No Danger Here

One of the main worries that bioethicists and others have about personal genetic testing is how people react to receiving such information, particularly how they handle learning about incidental findings. But, this question of "how much information is too much information?" is actually the "wrong question," writes Virginia Hughes at Slate.

Get the full story

This story is free
for registered users

Registering provides access to this and other free content.

Register now.

Already have an account?
Login Now.

Related Posts

The Slight Difference

Courtroom Genetics

Boon and Bane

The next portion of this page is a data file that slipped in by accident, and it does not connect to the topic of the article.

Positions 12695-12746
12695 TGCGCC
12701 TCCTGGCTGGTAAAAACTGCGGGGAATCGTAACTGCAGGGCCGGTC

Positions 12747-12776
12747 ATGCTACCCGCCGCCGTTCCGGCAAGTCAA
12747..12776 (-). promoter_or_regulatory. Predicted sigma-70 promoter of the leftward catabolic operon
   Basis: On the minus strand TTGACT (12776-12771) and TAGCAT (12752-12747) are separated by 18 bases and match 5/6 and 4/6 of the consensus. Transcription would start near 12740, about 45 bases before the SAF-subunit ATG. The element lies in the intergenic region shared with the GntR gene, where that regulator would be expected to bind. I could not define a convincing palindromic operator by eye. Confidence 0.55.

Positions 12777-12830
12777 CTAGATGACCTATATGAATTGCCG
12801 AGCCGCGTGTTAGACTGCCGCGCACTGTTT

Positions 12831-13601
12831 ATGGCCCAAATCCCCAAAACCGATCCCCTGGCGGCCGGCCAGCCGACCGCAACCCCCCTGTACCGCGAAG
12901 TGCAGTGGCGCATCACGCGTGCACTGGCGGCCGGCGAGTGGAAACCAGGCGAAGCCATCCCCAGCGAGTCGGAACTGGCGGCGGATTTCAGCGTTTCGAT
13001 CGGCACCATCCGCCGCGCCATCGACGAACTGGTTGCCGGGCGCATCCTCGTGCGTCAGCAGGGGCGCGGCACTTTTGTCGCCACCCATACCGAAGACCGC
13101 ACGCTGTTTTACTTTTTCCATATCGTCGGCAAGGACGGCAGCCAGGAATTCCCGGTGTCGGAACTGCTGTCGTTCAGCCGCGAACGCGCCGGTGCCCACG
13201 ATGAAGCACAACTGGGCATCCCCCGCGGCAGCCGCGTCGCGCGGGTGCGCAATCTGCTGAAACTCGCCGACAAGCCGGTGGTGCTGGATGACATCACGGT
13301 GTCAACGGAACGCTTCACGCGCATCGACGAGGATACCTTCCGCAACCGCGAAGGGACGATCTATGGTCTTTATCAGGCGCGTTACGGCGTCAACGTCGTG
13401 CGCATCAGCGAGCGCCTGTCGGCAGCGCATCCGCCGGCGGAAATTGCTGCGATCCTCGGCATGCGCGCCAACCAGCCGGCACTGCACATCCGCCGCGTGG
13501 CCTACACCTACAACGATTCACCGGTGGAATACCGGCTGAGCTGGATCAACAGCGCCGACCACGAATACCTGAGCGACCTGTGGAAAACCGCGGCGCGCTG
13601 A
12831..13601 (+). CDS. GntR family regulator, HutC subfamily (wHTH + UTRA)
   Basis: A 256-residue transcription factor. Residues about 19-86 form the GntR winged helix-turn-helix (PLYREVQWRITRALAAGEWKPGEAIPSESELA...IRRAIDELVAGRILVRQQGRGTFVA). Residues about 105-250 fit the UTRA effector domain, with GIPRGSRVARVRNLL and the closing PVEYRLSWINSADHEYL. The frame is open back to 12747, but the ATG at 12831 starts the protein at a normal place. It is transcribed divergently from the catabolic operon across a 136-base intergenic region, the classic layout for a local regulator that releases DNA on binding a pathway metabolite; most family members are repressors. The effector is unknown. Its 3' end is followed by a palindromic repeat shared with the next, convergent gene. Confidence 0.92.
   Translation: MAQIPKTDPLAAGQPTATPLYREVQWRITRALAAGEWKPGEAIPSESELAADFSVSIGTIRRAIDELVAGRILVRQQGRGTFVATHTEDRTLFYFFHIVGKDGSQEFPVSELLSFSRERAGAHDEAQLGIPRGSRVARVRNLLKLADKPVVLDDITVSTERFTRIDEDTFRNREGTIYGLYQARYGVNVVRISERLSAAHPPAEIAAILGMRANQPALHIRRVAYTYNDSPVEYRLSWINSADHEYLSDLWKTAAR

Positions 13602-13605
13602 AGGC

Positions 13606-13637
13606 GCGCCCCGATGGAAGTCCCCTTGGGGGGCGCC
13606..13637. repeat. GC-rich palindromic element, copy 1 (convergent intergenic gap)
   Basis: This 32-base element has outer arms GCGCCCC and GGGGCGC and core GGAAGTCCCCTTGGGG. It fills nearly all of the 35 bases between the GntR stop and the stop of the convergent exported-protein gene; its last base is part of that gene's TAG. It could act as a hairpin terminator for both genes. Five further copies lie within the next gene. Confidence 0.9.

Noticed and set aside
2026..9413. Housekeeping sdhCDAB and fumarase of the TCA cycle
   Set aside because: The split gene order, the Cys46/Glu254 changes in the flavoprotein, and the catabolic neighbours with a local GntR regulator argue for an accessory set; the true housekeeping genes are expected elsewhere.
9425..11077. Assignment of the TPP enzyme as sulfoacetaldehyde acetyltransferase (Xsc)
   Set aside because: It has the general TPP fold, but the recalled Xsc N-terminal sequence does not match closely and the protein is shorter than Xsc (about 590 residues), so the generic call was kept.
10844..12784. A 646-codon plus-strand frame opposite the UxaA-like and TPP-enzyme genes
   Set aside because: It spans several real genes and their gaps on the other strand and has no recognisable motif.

What Does It Mean?

In PNAS this week: Akt3 amplification in glioma progression, Tibetan Plateau frog genome, and more.

The US Supreme Court has declined to review a decision involving the use of "inadvertently shed" DNA in a police investigation and subsequent conviction.

A panel at the New York Times discusses anonymity and privacy of users of 23andMe's services when access to its database is offered for research.

National Institutes of Health Director Francis Collins appears before a House subcommittee to discuss his agency's budget request.